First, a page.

St Edmund’s and the Church History Project

The Church History Project has myriad details about St Edmund’s, its history, the building, contents, and people. I found it fascinating reading You may, too. It can be accessed by clicking on to:


Revd Mark’s October Notes

Dear friends

As I write this to you, I am reflecting on the profound challenges facing our two churches of All Hallows’ and St Edmund’s. In some ways these are the same challenges we faced as I began my ministry here among you five years ago, but they are even sharper now than then. The challenges are sharper in one way because of the change in Diocesan leadership. Our new Bishop is calling on all the churches in the Diocese to develop strategies for growth. We are being called to grow: wider, younger and deeper.

I’m always tempted to remark that I’m doing pretty well on the first of those, but of course what we mean by growing wider is nothing to do with waistlines and everything to do with the breadth of our reach in our communities.

Hearing a call to grow younger can sometimes be heard as a sidelining of those who are older, but notice it’s younger not just young. Numerical growth can, of course, come through engaging even better with the population of older people around us, but the long term sustainability of the local church requires that it is engaging with people of all ages and refreshing itself with new, younger members. That’s not just some managerial strategy, it’s a theological necessity. The vision of God’s Kingdom is one where all of humanity is gathered together. The Kingdom is bigger than the church, but the church is called to be a foretaste or sign of the Kingdom, a place where all generations find a home.

Growing deeper reflects the call to deepening Christian discipleship; to spiritual growth; to doing what it takes to become more like Christ.

This call is challenging when we have declining, ageing congregations and rapidly diminishing financial resources. Just keeping our buildings and our services going and meeting our obligations to contribute to the cost of ministry is a profound enough challenge in itself. But without seeking to grow in each of these dimensions, we will not have the capacity to face those seemingly more immediate challenges. I wish I had the magic solution to offer, but I don’t. It will take all of us putting our hearts and minds together to address them, and will also take sacrifice. We may well need to be prepared to let go of long cherished ways of being church together in order that we can embrace those who don’t understand or appreciate what we do now.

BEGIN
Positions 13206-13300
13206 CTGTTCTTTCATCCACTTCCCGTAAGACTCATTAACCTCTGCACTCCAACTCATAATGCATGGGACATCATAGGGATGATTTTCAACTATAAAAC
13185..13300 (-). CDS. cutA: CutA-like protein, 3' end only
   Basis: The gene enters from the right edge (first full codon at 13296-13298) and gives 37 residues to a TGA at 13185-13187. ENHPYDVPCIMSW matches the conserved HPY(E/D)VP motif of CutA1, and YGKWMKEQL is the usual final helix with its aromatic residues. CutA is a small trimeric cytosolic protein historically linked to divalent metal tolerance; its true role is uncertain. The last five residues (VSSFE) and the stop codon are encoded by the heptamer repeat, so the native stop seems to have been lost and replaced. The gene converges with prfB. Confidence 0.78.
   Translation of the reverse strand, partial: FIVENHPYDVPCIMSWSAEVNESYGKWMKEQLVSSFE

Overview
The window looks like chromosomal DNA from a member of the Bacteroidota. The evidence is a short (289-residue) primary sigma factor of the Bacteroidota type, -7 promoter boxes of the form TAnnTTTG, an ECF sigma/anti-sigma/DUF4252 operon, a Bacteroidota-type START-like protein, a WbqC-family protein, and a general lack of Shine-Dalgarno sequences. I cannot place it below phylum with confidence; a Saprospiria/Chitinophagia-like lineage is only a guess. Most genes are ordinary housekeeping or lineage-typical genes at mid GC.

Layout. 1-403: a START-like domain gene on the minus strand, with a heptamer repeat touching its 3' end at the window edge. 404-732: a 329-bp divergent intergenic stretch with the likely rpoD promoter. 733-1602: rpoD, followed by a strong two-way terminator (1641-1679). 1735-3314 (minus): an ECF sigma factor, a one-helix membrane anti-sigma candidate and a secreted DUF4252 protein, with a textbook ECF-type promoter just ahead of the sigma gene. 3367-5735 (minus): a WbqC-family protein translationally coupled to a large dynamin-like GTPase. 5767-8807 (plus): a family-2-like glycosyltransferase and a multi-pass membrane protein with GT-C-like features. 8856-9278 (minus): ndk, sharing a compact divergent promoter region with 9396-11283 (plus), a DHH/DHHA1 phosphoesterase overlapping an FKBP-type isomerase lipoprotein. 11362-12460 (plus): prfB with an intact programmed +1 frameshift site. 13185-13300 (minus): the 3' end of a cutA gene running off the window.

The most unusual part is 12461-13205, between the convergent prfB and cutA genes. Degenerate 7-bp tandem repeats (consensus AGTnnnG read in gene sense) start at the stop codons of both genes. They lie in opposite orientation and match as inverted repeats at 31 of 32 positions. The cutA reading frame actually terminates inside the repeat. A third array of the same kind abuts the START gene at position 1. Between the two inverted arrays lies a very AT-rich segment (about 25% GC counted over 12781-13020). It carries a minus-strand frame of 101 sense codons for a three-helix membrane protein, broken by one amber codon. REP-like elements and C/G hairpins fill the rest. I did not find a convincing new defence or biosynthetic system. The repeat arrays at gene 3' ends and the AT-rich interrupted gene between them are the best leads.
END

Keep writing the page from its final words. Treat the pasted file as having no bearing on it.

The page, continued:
That’s bigger than just changing our services. In fact doing that is unlikely to reach a constituency of people who are utterly disconnected from church. I doubt that there are lots of people out there thinking ‘if only that church was more trendy, I could go and worship there!’ Those that do want that are already getting it in other churches. Instead we need to start much further back. The first task is sharing our faith with people in generous friendship and seeing who among those with whom we share wants to go deeper. Even before that, we may need to evangelise ourselves: to re-engage with the roots of our faith and find again the God who loves us and longs for us to grow; to discover what God is doing around us, and to join in.

I pray we may find the courage, heart and love for the task.


With love from Mark.


Churchwarden Brenda’s July Notes

I cannot believe that we are half way through the year already; and Brian and I haven’t decided yet where we would like to go for our summer holiday, although we are managing a few days away with our daughter and her family who will be visiting us from Sweden.

The PCC held its first meeting following the A.G.M. with many items on the Agenda.   I understand it was a profitable one with many items decided on.   One being when outside events affect access to the Church on a Sunday especially in the morning.   It is therefore with regret that the morning service only will be cancelled on

Sunday 23rd July –   The Outlaw Triathlon

The date for our summer B-B-Q was also decided.   This will be held on Friday 14th July 6.00 pm for 6.30 pm.   Cost to be £9.00  We shall be asking for contributions of puddings please.   If you would like to come, please put your name in the red book at the rear of the church.

We will be opening up the church on Saturday 22nd July for the Diocesan Open Churches Weekend.   We are combining this with a working party (for tidying up in the church and churchyard).   If you can spare any time at all to ‘man’ the church please let Cynthia know or if you can help at the working party then please do come along.